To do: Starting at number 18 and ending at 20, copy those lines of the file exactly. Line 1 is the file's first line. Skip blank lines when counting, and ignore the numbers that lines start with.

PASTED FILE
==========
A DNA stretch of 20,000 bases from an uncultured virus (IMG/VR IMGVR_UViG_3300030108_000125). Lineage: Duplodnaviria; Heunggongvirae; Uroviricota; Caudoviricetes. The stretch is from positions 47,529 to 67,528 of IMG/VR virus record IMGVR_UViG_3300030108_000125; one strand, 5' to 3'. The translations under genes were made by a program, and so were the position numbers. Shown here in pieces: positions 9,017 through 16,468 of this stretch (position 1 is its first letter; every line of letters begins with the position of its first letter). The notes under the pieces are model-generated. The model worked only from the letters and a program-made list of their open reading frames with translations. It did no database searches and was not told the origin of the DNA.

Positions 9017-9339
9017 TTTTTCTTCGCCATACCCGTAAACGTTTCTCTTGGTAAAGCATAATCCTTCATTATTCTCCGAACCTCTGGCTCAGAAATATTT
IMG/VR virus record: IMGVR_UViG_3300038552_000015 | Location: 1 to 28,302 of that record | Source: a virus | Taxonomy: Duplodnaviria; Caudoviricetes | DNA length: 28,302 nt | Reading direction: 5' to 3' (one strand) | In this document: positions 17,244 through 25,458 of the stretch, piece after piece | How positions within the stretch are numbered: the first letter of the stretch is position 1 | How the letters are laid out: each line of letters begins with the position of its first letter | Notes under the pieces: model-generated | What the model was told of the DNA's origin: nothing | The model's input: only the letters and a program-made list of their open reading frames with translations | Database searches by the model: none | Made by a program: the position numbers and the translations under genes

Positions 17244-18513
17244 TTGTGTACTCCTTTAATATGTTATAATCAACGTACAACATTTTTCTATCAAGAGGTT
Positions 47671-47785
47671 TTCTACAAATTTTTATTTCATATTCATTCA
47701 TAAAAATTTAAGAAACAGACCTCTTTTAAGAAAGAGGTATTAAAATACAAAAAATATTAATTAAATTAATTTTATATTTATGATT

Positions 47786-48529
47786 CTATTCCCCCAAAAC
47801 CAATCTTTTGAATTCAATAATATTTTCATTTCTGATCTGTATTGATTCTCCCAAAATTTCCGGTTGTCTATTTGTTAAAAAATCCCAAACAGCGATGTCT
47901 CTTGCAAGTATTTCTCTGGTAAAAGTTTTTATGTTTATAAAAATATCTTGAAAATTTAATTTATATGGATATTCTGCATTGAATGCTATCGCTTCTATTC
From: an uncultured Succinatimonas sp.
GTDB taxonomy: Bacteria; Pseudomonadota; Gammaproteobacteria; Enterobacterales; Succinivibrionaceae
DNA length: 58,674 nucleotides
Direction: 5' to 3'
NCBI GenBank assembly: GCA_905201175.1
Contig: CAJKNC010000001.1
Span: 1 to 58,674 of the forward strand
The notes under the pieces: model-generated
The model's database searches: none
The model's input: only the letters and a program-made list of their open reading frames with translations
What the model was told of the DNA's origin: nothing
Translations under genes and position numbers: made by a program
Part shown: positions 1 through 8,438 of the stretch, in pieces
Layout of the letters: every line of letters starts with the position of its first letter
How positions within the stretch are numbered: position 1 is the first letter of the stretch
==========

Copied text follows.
NCBI GenBank assembly: GCA_905201175.1
Contig: CAJKNC010000001.1
Span: 1 to 58,674 of the forward strand